Adult stem cells are found throughout the body and divide to replace dead cells or regenerate damaged tissues. We study the Drosophila melanogaster (fruit fly) testis as a model to investigate how adult stem cells are maintained by the intricate microenvironments in which they live, called stem cell niches. Many basic characteristics of adult stem cells in higher organisms were first discovered in the simple stem cell niches found in Drosophila. The testis niche is comprised of two distinct stem cells called germline stem cells (GSCs) and cyst stem cells (CySCs). This niche also contains a structure called the hub that communicates with the stem cells to keep them undifferentiated. The stem cells must remain in contact with the hub to remain a stem cell. The hub regulates GSCs by a pathway called bone morphogenetic proteins (BMP). The hub releases a BMP dimer (Gbb and Dpp) that binds to the receptor (TKV) located on the GSC, which stimulates a cell transduction that results in it retaining its stemness. Our lab found that BMP is also needed in CySCs to maintain the stem cell population. We hypothesize that BMP signaling regulates the mitotic division rate in CySCs. To test this hypothesis, we constitutively activated the TKV receptor in the cyst lineage cells. We found that excess CySCs accumulated in response and formed a tumor, supporting our hypothesis that BMP signaling may play a role in stem cell division in this niche. In conclusion, the highly conserved BMP signaling pathway influences the cell division rate of stem cells in the testis niche, and these findings may indicate a conserved role for this pathway in other stem cell populations.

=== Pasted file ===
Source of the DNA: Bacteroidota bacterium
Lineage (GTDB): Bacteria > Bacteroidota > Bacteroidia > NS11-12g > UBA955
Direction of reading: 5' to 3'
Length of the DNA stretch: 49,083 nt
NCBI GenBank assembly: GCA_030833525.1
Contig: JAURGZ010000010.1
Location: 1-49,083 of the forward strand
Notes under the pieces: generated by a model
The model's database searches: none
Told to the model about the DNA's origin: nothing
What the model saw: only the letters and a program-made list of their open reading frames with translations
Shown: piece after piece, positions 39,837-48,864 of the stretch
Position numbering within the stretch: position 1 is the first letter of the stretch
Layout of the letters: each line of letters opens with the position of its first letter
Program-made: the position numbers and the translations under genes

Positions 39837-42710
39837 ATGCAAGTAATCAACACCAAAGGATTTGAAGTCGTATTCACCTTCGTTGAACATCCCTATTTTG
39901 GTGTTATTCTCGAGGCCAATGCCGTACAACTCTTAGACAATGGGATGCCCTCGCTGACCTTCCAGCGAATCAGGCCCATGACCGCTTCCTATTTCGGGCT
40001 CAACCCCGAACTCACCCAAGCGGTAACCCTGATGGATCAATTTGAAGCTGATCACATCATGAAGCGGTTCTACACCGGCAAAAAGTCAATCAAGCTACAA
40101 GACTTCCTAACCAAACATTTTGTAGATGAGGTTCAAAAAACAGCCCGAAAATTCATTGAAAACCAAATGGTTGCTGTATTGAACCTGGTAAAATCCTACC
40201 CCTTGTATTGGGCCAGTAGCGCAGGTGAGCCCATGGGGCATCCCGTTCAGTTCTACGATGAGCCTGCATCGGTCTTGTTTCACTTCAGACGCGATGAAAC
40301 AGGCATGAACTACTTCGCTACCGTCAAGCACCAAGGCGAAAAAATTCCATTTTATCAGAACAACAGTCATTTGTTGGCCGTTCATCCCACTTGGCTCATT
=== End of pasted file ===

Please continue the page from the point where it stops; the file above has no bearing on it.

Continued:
"BMP Regulation of Cyst Stem Cell Division in the Drosophila Testis Stem Cell Niche,"
Ursidae: The Undergraduate Research Journal at the University of Northern Colorado: Vol. 8
, Article 7.
Available at: https://digscholarship.unco.edu/urj/vol8/iss1/7
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